• January 13, 2016


I am often critical of our justice system because it is too expensive to be useful for most legal disputes that most Americans have, day to day. I do not keep track of the number of people who come to me with serious problems (such as a property dispute, a business dispute, or other serious and troubling issues) whom I essentially dissuade from vindicating their rights because the cost will exceed any recovery. It is a frequent part of my practice. A general rule of thumb, in my opinion, is that a lawyer will have a very difficult time recovering more than $10,000 for a client who is unwilling to pay attorneys’ fees and costs of at least $10,000. Sometimes people and businesses want to vindicate rights and are willing to pay more than they will recover, of course. Often, however, litigants start litigation with such a determination but then get worn down and remorseful as the legal bills and bothers accumulate.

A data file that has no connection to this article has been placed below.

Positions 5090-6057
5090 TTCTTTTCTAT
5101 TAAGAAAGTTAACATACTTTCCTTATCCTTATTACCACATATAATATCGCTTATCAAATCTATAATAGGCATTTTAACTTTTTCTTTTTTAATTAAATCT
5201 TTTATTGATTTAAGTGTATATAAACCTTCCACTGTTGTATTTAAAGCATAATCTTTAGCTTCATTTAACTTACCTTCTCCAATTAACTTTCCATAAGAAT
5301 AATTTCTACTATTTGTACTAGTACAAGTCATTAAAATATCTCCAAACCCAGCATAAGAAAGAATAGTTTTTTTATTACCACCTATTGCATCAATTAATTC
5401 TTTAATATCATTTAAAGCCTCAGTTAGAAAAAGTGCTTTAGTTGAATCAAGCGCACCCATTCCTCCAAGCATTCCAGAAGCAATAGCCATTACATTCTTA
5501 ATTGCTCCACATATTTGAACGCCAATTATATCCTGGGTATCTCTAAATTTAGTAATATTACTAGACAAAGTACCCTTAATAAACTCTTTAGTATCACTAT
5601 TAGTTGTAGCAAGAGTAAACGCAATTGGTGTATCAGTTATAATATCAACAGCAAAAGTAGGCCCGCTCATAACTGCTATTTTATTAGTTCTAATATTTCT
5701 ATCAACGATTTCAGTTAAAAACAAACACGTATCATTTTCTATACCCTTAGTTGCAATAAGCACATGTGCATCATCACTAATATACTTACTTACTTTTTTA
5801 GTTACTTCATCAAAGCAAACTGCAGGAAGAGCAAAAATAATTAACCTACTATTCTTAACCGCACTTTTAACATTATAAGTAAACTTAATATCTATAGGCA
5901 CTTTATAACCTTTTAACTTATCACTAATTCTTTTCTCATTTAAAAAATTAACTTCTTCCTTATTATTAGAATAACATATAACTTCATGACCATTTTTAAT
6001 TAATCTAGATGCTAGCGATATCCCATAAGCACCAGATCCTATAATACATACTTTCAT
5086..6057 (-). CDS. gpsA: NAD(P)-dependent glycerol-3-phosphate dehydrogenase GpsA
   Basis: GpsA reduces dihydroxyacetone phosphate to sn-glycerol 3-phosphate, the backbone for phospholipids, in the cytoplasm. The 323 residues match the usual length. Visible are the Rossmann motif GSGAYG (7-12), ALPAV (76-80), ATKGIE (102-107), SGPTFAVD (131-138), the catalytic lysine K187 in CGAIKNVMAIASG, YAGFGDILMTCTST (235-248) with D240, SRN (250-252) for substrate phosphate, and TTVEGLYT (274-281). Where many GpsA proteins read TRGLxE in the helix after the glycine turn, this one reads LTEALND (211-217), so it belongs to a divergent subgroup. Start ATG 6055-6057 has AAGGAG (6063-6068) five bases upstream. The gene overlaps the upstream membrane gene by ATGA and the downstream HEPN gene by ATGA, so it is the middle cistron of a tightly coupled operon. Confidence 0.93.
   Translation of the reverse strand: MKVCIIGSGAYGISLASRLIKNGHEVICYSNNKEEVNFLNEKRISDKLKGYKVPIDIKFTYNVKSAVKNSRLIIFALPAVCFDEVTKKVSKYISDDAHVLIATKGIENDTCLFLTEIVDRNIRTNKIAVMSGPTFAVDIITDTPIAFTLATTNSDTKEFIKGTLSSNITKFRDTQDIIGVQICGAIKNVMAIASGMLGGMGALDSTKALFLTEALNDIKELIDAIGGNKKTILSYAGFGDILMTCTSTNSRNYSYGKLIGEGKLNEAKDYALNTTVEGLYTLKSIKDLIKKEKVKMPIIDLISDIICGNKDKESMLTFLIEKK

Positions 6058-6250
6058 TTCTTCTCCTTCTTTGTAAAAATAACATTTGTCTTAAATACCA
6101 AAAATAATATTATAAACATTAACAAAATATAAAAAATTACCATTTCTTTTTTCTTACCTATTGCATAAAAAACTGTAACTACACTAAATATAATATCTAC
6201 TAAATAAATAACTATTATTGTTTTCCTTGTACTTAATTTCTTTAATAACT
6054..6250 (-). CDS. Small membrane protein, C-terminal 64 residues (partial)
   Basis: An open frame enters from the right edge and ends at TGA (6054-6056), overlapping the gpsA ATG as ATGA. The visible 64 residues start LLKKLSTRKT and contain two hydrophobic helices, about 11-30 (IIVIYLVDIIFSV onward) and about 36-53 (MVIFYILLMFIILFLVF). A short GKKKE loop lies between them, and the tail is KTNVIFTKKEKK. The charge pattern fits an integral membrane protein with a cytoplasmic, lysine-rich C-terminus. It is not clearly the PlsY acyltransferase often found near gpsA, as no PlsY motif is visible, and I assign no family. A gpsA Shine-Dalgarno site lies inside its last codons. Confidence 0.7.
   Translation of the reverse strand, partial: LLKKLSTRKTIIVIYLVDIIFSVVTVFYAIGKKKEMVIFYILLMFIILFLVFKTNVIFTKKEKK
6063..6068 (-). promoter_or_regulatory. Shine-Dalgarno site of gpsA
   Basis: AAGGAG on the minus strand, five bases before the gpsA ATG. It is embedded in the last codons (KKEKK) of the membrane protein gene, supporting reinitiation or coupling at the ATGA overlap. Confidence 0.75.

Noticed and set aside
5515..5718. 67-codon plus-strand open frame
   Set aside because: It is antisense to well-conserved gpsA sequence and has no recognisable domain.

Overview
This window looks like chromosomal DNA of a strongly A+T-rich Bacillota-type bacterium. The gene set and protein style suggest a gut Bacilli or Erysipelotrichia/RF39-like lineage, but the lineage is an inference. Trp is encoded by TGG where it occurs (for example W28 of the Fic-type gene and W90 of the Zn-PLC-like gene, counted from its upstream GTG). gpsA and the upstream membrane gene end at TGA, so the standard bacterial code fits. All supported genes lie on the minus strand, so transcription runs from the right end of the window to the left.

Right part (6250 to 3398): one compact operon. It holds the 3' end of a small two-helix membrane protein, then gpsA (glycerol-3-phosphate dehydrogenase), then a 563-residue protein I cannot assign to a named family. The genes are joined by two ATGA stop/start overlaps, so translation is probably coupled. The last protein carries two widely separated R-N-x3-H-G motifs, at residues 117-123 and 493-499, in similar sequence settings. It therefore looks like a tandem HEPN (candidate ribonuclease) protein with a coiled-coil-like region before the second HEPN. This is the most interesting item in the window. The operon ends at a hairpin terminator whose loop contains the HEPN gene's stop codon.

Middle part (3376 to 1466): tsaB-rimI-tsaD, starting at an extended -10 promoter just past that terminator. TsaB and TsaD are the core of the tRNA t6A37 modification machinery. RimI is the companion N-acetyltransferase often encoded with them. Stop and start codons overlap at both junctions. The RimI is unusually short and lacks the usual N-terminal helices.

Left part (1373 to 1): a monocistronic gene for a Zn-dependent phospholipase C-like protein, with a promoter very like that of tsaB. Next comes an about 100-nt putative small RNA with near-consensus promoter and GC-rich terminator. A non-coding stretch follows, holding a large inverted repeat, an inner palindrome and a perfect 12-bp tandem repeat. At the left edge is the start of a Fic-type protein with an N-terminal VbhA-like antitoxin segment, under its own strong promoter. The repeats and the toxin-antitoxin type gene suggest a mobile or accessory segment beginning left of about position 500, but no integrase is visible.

A decision this week from the Minnesota Court of Appeals got my attention because, in a landlord tenant dispute with apparently substantially less than $10,000 in dispute, the tenants, through a lawyer, were able to prevail against a landlord. The landlord’s lawyer, in turn, was able to defend against the claims to have some of the damages awarded reduced; the Court of Appeals held that some of the awarded damages were too speculative.

We cannot know whether one or both sides paid their lawyers more money to bring or defend the case than was at stake. But I note that both sides were represented by solo lawyers, typically some of the least expensive lawyers around. We can at least hope that this “value” segment of the bar continues to give average citizens a shot at achieving judicial resolution of small but significant disputes.

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